June 5, 2012
STATE HOUSE, BOSTON — The Massachusetts House of Representatives is set to debate a bill to contain health care costs after the Senate passed a similar measure last month. But health care experts are divided over whether the plan will actually bring costs down.
When the Massachusetts Legislature passed a near-universal health coverage law in 2006, it decided to extend health care coverage to hundreds of thousands of people first, and confront the rising costs of health care later. Now the time has come.
The measure would overhaul how doctors, hospitals and other providers get paid. It would provide some incentives to move toward so called “global payments” in which doctors and hospitals would get a yearly budget for the care of their patients – supporters say the system will provide incentives to keep patients healthy and out of the hospitals, while discouraging unnecessary tests and procedures.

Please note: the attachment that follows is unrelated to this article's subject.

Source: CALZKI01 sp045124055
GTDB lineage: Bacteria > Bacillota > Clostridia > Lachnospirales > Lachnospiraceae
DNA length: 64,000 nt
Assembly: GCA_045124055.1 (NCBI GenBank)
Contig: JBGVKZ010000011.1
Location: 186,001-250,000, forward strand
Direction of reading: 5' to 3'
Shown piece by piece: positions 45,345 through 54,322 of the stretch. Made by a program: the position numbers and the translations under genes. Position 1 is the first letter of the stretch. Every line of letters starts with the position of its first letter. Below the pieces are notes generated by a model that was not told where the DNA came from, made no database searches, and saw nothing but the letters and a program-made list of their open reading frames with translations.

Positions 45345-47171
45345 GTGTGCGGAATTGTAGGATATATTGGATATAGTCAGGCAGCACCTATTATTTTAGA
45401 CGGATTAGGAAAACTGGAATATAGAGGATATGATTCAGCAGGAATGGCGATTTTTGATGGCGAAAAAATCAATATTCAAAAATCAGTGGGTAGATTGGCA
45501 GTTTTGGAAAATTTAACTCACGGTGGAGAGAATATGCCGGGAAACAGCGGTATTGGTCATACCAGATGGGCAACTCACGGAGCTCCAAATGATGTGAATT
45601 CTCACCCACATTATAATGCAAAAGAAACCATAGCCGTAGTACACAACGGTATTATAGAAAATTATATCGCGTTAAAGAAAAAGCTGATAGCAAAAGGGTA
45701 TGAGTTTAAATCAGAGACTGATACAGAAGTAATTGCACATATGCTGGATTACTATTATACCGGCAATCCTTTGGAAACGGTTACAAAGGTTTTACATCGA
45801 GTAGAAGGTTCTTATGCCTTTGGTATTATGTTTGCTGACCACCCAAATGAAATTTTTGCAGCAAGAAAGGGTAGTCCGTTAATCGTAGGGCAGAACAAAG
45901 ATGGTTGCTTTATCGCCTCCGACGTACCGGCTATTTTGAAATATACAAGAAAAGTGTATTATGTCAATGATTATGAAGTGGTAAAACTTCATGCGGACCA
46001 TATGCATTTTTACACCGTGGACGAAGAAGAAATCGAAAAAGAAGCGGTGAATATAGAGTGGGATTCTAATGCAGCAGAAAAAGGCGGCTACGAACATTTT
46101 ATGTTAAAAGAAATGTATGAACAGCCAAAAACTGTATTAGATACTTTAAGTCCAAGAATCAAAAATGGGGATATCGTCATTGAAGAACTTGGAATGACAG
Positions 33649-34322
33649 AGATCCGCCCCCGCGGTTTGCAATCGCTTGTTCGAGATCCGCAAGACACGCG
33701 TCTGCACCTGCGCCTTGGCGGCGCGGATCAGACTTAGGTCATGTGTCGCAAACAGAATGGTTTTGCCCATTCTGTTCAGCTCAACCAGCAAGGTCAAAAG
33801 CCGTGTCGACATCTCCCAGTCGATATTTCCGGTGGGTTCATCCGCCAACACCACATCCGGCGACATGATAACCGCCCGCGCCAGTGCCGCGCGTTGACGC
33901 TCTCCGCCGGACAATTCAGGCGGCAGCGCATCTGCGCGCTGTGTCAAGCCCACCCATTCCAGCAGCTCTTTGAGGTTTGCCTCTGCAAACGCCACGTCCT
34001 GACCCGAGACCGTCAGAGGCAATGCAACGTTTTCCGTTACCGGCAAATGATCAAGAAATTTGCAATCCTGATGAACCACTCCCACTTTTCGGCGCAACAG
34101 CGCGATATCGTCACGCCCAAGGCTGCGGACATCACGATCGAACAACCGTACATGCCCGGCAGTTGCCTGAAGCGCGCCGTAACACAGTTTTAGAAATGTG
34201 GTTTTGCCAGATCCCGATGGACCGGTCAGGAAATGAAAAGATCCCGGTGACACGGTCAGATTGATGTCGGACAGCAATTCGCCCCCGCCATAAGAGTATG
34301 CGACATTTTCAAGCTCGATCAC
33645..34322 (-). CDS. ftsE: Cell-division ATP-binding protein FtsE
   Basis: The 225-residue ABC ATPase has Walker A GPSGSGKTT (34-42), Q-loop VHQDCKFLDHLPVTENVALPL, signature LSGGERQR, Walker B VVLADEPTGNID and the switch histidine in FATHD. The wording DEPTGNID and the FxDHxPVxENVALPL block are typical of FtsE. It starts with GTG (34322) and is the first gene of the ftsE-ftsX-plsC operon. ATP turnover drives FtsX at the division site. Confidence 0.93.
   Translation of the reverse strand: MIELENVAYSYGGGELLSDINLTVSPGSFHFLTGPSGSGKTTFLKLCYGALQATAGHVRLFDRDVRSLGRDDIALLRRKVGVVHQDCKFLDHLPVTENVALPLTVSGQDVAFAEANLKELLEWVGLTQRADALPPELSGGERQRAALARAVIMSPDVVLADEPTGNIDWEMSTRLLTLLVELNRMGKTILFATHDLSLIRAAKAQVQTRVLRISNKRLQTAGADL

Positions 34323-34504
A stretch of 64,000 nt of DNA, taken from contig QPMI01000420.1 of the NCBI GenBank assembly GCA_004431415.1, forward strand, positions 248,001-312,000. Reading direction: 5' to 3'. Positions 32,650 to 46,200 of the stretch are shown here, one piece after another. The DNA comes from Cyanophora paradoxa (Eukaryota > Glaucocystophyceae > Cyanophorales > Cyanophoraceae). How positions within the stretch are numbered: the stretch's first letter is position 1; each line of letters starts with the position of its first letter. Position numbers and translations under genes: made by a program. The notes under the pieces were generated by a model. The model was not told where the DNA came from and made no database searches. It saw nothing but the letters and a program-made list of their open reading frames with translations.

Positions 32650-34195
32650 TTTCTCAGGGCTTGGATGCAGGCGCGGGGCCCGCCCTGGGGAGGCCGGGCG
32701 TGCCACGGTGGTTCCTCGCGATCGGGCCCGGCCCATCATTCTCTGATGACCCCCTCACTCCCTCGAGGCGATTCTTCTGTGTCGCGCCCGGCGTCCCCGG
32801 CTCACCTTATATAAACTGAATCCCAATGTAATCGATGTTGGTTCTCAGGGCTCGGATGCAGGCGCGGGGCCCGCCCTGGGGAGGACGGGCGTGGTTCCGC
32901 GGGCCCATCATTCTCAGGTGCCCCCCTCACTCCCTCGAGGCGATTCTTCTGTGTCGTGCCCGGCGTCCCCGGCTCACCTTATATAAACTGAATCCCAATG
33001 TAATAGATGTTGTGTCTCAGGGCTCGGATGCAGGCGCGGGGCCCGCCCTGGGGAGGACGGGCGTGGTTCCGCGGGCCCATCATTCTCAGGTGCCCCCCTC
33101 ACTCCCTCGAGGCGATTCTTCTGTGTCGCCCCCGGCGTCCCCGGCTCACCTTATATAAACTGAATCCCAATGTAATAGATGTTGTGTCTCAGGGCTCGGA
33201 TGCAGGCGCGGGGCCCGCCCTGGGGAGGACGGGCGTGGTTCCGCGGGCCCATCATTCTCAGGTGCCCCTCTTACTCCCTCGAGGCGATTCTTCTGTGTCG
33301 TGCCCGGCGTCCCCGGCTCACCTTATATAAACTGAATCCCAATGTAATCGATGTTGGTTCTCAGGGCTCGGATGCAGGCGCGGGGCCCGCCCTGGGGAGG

A more controversial part is the bill would set a target for future health care cost increases, which would mean doctors, hospitals and insurers would need to figure out how to charge or spend a lot less. And the bill only vaguely defines enforcement measures regulators could take.
Amy Whitcomb Slemmer of the group Health Care for All, which lobbied heavily for the bill, said she’s optimistic the legislature's approach will work: “I think having a board with experts, an expert panel guiding it, making some of the nuts-and-bolts decisions that have to be made. I’m confident that we’ll be able to take steps forward.”
But prominent health policy experts have serious concerns. Harvard University’s John McDonough, who worked on the 2006 coverage expansion, said the new bill lacks teeth. Hospital and business groups, meanwhile, have been putting pressure on the Legislature to weaken penalties and enforcement language. The House begins debate on its version of the bill on Tuesday.
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